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1.
Chemosphere ; 293: 133631, 2022 Apr.
Article in English | MEDLINE | ID: covidwho-1639538

ABSTRACT

The COVID-19 pandemic and the corresponding lockdown measures have been confirmed to reduce the air pollution in major megacities worldwide. Especially at some monitoring hotspots, NO2 has been verified to show a significant decrease. However, the diffusion pattern of these hotspots in responding to COVID-19 is not clearly understood at present stage. Hence, we selected Beijing, a typical megacity with the strictest lockdown measures during COVID-19 period, as the studied city and attempted to discover the NO2 diffusion process through complex network method. The improved metrics derived from the topological structure of the network were adopted to describe the performance of diffusion. Primarily, we found evidences that COVID-19 had significant effects on the spatial diffusion distribution due to combined effect of changed human activities and meteorological conditions. Besides, to further quantify the impacts of disturbance caused by different lockdown measures, we discussed the evolutionary diffusion patterns from lockdown period to recovery period. The results displayed that the difference between normal operation and pandemic operation firstly increased at the cutoff of lockdown measures but then declined after the implement of recovery measures. The source areas had greater vulnerability and lower resilience than receptors areas. Furthermore, based on the conclusion that the diffusion pattern changed during different periods, we explored the key stations on the path of diffusion process to further gain information. These findings could provide references for comprehending spatiotemporal pattern on city scale, which might be help for high-resolution air pollution mapping and prediction.


Subject(s)
Air Pollutants , Air Pollution , COVID-19 , Air Pollutants/analysis , Air Pollution/analysis , Beijing , Cities , Communicable Disease Control , Environmental Monitoring , Humans , Nitrogen Dioxide/analysis , Pandemics , Particulate Matter/analysis , SARS-CoV-2
3.
Build Environ ; 205: 108231, 2021 Nov.
Article in English | MEDLINE | ID: covidwho-1454046

ABSTRACT

The COVID-19 pandemic provides an opportunity to study the effects of urban lockdown policies on the variation in pollutant concentrations and to characterize the recovery patterns of urban air pollution under the interruption of COVID-19 lockdown policies. In this paper, interruption-recovery models and regression discontinuity design were developed to characterize air pollution interruption-recovery patterns and analyze environmental impacts of the COVID-19 lockdown, using air pollution data from four Chinese metropolises (i.e., Shanghai, Wuhan, Tianjin, and Guangzhou). The results revealed the air pollutant interruption-recovery curve represented by the three lockdown response periods (Level I, Level II and Level III) during COVID-19. The curve decreased during Level I (A 25.3%-48.8% drop in the concentration of NO2 has been observed in the four metropolises compared with the same period in 2018-2019.), then recovered around reopening, but decreased again during Level III. Moreover, the interruption-recovery curve of the year-on-year air pollution difference suggests a process of first decreasing during Level I and gradually recovering to a new equilibrium during Level III (e.g., the unit cumulative difference of NO2 mass concentrations in Shanghai was 21.7, 22.5, 11.3 (µg/m3) during Level I, II, and III and other metropolises shared similar results). Our findings reveal general trends in the air quality externality of different lockdown policies, hence could provide valuable insights into air pollutant interruption-recovery patterns and clear scientific guides for policymakers to estimate the effect of different lockdown policies on urban air quality.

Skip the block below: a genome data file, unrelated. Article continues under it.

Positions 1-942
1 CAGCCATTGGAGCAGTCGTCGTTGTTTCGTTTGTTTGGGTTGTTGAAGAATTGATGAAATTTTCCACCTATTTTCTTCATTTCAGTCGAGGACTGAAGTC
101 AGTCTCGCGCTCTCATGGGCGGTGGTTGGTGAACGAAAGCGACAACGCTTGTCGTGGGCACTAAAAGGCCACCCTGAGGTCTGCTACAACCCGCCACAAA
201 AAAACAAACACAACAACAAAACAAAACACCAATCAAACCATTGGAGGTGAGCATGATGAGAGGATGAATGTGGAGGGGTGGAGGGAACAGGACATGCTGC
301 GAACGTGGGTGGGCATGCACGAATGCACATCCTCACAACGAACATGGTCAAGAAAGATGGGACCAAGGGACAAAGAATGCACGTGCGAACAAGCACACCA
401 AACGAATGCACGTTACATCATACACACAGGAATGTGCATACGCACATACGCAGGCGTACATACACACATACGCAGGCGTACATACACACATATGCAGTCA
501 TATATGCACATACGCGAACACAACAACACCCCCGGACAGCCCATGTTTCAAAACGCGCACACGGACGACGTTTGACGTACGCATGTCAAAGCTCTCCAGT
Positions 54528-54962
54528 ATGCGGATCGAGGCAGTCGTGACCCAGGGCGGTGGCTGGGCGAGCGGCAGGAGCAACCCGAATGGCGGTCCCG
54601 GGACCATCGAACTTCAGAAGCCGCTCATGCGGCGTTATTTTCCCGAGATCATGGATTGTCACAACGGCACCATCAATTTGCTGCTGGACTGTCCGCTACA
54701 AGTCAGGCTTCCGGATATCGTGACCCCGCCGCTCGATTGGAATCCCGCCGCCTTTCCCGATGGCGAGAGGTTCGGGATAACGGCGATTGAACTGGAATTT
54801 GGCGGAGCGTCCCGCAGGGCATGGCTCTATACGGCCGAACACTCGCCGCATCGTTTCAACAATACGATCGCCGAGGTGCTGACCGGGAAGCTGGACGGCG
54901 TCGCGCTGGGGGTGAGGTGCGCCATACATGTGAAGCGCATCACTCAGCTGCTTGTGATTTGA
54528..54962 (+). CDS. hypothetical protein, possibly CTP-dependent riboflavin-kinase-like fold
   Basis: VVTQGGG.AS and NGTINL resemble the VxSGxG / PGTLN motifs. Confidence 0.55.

4.
Cell Discov ; 7(1): 53, 2021 Jul 20.
Article in English | MEDLINE | ID: covidwho-1319024

ABSTRACT

Coronavirus disease 2019 (COVID-19), a pandemic disease caused by the newly emerging severe acute respiratory syndrome coronavirus 2 (SARS-CoV-2), has caused more than 3.8 million deaths to date. Neutralizing antibodies are effective therapeutic measures. However, many naturally occurring mutations at the receptor-binding domain (RBD) have emerged, and some of them can evade existing neutralizing antibodies. Here, we utilized RenMab, a novel mouse carrying the entire human antibody variable region, for neutralizing antibody discovery. We obtained several potent RBD-blocking antibodies and categorized them into four distinct groups by epitope mapping. We determined the involved residues of the epitope of three representative antibodies by cryo-electron microscopy (Cryo-EM) studies. Moreover, we performed neutralizing experiments with 50 variant strains with single or combined mutations and found that the mixing of three epitope-distinct antibodies almost eliminated the mutant escape. Our study provides a sound basis for the rational design of fully human antibody cocktails against SARS-CoV-2 and pre-emergent coronaviral threats.